The book also displays some casual sexism (e.g., crying is not masculine; girls need pretty things) which, while perhaps reflective of real world attitudes, is disappointing nonetheless. (And are we really to believe that mom made Tanner wear his older brother’s hand-me-down underwear because she blew the entire clothing budget on Ryland’s extensive wardrobe? Like, ew!) There is a rather entertaining scene in which Kai, pretending to be Kyle’s boyfriend, plays off the Keepers’ presumed homophobia in order to circumvent questioning – but this is swiftly negated by Kyle’s reaction (“Gross!”). While it’s true that Kyle also finds heterosexual PDAs icky, there is no touching, kissing, or groping of any kind involved in Kai’s ruse; the mere implication that he might be gay is deemed disgusting. Is this really an attitude we want to pass on to younger readers?

And then there’s the waffle scene with Solé. Sheltered all her life, Solé becomes downright giddy at the prospect of visiting a big city – and all the fast food joints contained within. She especially loves sugar, which she was never allowed to have. According to Ryland, “Her parents were vegan or something. Apparently most of the food she’s eaten has been home grown and made from scratch.” As a vegan of eight years (vegetarian for seventeen), I can assure you that I eat my weight in sugar on the daily. While I do garden in the summer and enjoy making meals from scratch, most of my food is store-bought. Also, it’s totally possible to grow non-vegan food; see, e.g., the backyard chicken craze. THE MORE YOU KNOW (and shooting star).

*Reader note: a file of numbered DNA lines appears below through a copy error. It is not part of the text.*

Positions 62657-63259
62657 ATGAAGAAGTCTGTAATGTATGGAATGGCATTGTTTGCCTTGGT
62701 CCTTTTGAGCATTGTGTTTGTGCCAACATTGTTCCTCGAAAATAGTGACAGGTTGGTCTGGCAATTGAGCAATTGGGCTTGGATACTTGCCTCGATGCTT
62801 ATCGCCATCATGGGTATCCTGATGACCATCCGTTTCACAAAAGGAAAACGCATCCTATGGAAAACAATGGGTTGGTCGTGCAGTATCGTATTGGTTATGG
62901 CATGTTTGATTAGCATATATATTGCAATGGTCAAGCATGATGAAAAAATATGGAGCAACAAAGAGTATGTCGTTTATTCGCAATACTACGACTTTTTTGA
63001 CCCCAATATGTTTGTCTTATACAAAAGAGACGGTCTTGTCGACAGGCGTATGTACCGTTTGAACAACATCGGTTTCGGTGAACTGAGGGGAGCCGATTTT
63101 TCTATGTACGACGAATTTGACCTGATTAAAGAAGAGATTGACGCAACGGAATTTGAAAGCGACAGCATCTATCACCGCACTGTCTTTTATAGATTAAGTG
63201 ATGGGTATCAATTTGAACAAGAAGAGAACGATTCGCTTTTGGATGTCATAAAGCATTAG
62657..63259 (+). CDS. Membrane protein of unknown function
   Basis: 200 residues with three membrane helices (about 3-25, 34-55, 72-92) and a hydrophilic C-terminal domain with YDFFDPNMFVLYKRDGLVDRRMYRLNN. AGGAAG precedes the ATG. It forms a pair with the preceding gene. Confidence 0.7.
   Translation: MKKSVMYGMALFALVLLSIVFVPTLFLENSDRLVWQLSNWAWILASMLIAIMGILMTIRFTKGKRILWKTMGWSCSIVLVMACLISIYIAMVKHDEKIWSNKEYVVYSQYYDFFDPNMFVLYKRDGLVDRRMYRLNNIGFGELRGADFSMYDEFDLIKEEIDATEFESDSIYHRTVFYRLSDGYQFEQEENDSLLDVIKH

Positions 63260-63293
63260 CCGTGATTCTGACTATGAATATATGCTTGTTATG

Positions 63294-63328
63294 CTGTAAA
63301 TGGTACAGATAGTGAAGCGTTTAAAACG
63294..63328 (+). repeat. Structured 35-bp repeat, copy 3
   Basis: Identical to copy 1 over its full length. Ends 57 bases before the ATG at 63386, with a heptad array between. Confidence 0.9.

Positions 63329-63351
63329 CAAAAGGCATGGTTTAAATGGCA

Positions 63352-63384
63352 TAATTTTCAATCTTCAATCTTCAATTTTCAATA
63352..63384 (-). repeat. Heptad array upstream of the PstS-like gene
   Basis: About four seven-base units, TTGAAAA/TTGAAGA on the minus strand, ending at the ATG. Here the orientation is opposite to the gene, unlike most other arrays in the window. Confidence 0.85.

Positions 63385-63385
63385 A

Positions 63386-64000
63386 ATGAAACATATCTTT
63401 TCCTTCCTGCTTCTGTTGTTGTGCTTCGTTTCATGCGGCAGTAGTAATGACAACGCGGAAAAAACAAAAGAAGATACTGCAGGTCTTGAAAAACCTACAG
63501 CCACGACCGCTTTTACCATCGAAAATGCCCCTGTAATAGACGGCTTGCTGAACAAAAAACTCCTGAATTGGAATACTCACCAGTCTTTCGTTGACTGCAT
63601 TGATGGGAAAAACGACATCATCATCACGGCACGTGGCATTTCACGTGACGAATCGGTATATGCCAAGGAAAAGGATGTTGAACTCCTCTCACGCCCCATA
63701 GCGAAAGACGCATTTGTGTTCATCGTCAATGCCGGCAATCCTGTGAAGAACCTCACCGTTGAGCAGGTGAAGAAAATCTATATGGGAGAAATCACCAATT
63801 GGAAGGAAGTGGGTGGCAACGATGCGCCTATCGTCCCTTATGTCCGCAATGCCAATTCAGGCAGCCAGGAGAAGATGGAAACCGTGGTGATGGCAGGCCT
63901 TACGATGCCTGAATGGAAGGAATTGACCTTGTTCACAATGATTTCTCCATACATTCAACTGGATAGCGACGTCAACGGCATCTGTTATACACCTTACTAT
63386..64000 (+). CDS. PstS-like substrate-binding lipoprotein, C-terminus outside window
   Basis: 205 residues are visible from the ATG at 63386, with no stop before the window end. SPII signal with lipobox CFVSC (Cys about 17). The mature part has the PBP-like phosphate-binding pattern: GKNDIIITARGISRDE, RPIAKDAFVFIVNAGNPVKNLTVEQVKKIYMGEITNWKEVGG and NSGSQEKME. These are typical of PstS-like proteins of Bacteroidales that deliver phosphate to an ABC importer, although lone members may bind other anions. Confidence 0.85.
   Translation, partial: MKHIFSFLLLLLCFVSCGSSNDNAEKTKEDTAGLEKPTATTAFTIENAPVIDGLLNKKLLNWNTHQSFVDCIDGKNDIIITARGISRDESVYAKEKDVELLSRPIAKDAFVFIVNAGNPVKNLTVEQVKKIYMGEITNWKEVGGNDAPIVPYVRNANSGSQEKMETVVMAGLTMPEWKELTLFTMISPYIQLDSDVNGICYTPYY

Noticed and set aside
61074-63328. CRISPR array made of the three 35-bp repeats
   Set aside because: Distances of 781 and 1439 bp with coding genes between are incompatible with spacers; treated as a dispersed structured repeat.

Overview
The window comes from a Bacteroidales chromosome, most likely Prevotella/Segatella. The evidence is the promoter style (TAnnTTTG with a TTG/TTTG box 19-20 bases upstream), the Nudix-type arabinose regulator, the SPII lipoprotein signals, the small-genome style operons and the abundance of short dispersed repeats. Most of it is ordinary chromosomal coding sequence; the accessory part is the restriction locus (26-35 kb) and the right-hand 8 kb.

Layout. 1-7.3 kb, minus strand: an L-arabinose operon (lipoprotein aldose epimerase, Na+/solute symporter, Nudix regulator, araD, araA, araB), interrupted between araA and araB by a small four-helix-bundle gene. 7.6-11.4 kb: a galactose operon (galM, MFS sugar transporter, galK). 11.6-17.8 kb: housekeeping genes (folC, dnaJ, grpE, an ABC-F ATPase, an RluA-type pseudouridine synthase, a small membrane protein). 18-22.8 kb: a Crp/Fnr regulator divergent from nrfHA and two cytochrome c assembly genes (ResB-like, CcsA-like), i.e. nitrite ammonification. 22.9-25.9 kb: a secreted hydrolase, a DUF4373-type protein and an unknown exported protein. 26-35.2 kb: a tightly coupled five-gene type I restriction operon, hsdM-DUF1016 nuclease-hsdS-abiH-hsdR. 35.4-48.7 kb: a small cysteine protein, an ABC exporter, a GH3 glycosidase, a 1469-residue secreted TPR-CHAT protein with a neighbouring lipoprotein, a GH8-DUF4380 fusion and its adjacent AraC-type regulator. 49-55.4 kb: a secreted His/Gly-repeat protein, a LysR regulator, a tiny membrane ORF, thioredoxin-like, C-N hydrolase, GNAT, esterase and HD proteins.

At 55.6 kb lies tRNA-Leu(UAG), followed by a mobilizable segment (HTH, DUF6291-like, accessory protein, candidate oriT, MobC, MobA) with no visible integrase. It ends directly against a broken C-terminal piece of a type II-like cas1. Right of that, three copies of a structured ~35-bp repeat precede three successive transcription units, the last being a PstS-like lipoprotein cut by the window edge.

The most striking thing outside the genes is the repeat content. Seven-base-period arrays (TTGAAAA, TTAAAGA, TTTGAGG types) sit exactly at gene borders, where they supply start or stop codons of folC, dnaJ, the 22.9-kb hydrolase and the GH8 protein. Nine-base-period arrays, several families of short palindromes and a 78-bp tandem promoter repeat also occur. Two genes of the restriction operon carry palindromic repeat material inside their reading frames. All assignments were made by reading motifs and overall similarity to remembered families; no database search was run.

(To be fair, it’s possible that one or more of the authors are vegan, or have friends or family who are vegan, and thus are hip to and poking fun at common misconceptions about veganism. But I rather doubt it.)

As another reviewer noted, Shifters has an interesting premise that suffers from poor execution. While the first and last hundred pages mostly held my attention, I found the middle half plodding. I think a heavy-handed editor could cut 50 or even 100 pages without detracting from the story. Additionally, there are a number of grammatical errors. While I didn’t actively search for them, I spotted missing quotation marks; words inappropriately capitalized mid-sentence; geographic terms that should be capitalized but aren’t (e.g., “middle east”); even a word or two spelled incorrectly (“site” instead of “sight,” for example). Again, a professional editor would come in mighty handy here.

The first book in a series, I think I’ll pass on the sequels. I wanted to like Shifters, but it just didn’t do anything for me.

(This review is also available on Amazon, Library Thing, and Goodreads. Please click through and vote it helpful if you’re so inclined!)